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Resource Windfalls, Political Regimes, and Political Stability

Author

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  • Francesco Caselli
  • Andrea Tesei

Abstract

We study theoretically and empirically whether natural resource windfalls affect political regimes. We document the following regularities. Natural resource windfalls have no effect on the political system when they occur in democracies. However, windfalls have significant political consequences in autocracies. In particular, when an autocratic country receives a positive shock to its flow of resource rents it responds by becoming even more autocratic. Furthermore, there is heterogeneity in the response of autocracies. In deeply entrenched autocracies the effect of windfalls on politics is virtually nil, while in moderately entrenched autocracies windfalls significantly exacerbate the autocratic nature of the political system. To frame the empirical work we present a simple model in which political incumbents choose the degree of political contestability by deciding how much to spend on vote-buying, bullying, or outright repression. Potential challengers decide whether or not to try to unseat the incumbent and replace him. The model uncovers a reason for the asymmetric impact of resource windfalls on democracies and autocracies, as well as the differential impact within autocratic regimes.

Suggested Citation

  • Francesco Caselli & Andrea Tesei, 2011. "Resource Windfalls, Political Regimes, and Political Stability," CEP Discussion Papers dp1091, Centre for Economic Performance, LSE.
  • Handle: RePEc:cep:cepdps:dp1091
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    References listed on IDEAS

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    Cited by:

    1. BenYishay, Ariel & Grosjean, Pauline, 2014. "Initial endowments and economic reform in 27 post-socialist countries," Journal of Comparative Economics, Elsevier, vol. 42(4), pages 892-906.
    2. Kris James Mitchener & Gonçalo Pina, 2016. "Pegxit Pressure: Evidence from the Classical Gold Standard," NBER Working Papers 22844, National Bureau of Economic Research, Inc.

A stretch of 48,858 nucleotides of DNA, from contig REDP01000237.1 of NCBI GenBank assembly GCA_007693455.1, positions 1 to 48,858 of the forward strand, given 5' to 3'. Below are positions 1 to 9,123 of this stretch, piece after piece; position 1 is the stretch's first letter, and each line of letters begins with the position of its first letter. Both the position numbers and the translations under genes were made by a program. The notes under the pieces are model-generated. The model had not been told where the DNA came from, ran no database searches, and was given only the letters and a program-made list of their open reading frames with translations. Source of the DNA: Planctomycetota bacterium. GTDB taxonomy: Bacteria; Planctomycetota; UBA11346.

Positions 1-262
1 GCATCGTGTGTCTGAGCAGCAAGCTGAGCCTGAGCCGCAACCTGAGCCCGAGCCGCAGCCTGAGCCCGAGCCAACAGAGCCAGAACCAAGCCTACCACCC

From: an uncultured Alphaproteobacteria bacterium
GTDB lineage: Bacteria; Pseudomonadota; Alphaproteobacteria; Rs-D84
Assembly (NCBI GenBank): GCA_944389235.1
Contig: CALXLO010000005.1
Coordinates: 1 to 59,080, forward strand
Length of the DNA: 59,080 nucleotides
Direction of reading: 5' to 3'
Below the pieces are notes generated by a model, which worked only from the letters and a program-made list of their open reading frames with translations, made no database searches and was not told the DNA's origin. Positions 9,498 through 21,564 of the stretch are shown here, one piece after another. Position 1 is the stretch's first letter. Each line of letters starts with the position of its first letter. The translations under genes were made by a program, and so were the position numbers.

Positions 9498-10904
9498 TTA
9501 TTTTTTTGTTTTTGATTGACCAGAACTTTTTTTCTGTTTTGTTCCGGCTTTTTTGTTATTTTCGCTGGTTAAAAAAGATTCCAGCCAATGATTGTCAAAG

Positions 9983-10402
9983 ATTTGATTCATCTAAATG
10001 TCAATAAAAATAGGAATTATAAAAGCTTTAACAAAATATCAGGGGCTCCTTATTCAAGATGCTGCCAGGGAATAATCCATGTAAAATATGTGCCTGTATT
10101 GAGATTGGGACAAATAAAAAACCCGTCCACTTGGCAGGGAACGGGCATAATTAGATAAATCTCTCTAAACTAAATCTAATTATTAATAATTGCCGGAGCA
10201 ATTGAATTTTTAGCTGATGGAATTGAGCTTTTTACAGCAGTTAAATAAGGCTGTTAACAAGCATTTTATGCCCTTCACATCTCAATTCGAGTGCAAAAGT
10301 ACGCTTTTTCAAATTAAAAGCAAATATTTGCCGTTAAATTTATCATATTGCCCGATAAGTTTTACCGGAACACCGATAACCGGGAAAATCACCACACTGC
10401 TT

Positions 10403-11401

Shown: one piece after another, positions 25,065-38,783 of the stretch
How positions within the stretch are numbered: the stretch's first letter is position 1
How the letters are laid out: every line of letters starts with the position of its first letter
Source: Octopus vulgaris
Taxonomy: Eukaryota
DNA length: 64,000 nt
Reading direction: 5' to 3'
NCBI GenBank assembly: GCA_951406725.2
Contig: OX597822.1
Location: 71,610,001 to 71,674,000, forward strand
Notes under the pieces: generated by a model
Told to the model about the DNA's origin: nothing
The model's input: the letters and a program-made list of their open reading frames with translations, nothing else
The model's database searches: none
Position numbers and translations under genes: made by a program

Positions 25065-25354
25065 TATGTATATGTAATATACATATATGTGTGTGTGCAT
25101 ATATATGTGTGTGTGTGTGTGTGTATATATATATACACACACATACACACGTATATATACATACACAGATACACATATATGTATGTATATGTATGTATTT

3. Cervellati, Matteo & Esposito, Elena & Sunde, Uwe & Valmori, Simona, 2016. "Malaria Risk and Civil Violence," CEPR Discussion Papers 11496, C.E.P.R. Discussion Papers.
    4. Agüero, Jorge M. & Balcázar, Carlos Felipe & Maldonado, Stanislao & Ñopo, Hugo, 2017. "The value of redistribution: natural resources and the formation of human capital under weak institutions," Avances de Investigación 0028, Grupo de Análisis para el Desarrollo (GRADE).
    5. Markus Brückner & Antonio Ciccone & Andrea Tesei, 2012. "Oil Price Shocks, Income, and Democracy," The Review of Economics and Statistics, MIT Press, vol. 94(2), pages 389-399, May.
    6. Jørgen Juel Andersen & Frode Martin Nordvik & Andrea Tesei, 2017. "Oil and Civil Conflict: On and Off (Shore)," Working Papers No 1/2017, Centre for Applied Macro- and Petroleum economics (CAMP), BI Norwegian Business School.
    7. Chris Bidner & Patrick Francois & Francesco Trebbi, 2014. "A Theory of Minimalist Democracy," NBER Working Papers 20552, National Bureau of Economic Research, Inc.
    8. Ahmed S. Mahmud & Giacomo De Luca & Juan F. Vargas, 2012. "The politics of resource booms," DOCUMENTOS DE TRABAJO 010082, UNIVERSIDAD DEL ROSARIO.
    9. Vusal Musayev, 2016. "Externalities in Military Spending and Growth: The Role of Natural Resources as a Channel through Conflict," Defence and Peace Economics, Taylor & Francis Journals, vol. 27(3), pages 378-391, June.